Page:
People are the same all over the world. Dogs are the same all over the world.

Don’t worry, things will work out. The proof of this statement was that I was sitting on a bus cruising to Buenos Aires.
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The bus ride was enjoyable and uneventful. I listened to music and lectures by Ram Dass and Alan Watts. I heard several pod casts of This American Life, The Moth, Stuff You Should Know, Stuff You Missed in History Class, and Radio Lab. I watched the sun arc over us. I dozed off. I wrote in my journal. I watched the landscape change as I crossed from the mountains, to Patagonian scrub, to the Pampas, to the city. I slept. I ate. I only had five hard-boiled eggs for the journey. I grew hungry enough to eat the meals they handed out. Lunch was good. I had mashed potatoes, some sort of beef patty, a sandwich, and jello. Dinner was inedible. It was supposed to be lasagna, but I think they mixed it up with the road kill. No matter, beggars can’t be choosy.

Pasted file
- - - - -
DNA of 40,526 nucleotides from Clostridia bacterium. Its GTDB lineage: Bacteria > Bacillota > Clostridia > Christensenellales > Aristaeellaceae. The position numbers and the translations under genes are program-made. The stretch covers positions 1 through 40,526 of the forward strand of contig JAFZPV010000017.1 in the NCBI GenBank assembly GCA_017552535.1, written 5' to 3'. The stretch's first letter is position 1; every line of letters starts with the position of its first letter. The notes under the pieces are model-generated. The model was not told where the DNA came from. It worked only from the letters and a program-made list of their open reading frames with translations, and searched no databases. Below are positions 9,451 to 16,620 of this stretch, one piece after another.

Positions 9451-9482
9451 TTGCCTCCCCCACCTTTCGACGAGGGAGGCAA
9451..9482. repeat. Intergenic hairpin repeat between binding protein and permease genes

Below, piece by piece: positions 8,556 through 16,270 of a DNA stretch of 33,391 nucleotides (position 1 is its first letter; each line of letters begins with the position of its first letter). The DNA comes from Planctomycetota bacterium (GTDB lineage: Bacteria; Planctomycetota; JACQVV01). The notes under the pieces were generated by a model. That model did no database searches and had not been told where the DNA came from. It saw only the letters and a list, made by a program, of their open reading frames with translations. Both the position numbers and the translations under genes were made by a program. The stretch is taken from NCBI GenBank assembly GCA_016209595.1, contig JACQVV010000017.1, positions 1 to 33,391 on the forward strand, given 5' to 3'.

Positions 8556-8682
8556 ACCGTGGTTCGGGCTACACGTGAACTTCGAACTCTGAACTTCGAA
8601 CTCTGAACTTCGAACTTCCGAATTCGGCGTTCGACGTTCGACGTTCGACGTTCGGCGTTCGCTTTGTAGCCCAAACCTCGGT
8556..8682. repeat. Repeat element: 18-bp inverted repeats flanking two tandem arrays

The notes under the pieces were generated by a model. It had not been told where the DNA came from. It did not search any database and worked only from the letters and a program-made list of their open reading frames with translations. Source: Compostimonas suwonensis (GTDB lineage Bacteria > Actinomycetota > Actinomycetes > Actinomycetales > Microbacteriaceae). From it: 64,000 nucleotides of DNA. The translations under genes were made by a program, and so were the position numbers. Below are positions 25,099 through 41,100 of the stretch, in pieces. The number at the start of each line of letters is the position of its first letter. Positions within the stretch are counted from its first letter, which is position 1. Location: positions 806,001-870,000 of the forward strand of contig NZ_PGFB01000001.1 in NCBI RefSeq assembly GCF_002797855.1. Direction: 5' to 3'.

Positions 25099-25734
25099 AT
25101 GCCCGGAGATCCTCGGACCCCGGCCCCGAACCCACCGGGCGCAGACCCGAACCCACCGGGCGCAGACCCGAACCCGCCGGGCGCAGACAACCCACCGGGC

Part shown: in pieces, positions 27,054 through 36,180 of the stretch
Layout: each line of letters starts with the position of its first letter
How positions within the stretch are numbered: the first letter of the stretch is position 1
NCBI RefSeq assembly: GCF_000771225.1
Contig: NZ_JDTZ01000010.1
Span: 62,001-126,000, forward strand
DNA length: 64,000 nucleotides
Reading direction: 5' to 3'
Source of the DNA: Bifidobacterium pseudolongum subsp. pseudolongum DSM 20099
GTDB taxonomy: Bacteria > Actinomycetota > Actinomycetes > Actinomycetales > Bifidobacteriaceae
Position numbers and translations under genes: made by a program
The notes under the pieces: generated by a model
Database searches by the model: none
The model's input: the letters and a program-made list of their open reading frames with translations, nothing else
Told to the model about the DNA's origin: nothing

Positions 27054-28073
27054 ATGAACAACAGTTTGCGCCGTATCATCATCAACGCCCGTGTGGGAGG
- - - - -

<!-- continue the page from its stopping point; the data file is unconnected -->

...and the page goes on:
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I arrived at the BA bus station at about 8:30 in the morning. It was a 23-hour bus ride. I’m sure I looked like I had just spent 23 hours on a bus. A trusty cabbie must’ve seen my weariness because he hauled me off to the cab counter before I could decline. I paid for my ride. He led me through the bustling terminal to his car. We drove through northern Buenos Aires and dropped me off at my hostel. Man, that was easy.

I don’t really want to talk about my stay in BA. The hostel was a shit hole. It was probably the biggest shit hole I’ve ever stayed in. What do you expect for twelve bucks a night? I was a bit grumpy from lack of sleep, the shit hole hostel, and the fact I couldn’t explore Buenos Aires like I wanted to. My knee kept me stationary. However, one can’t appreciate the good without going through some shit holes now and then. I still have my health, my humor and my positive attitude. I survived a tough day, and moved on.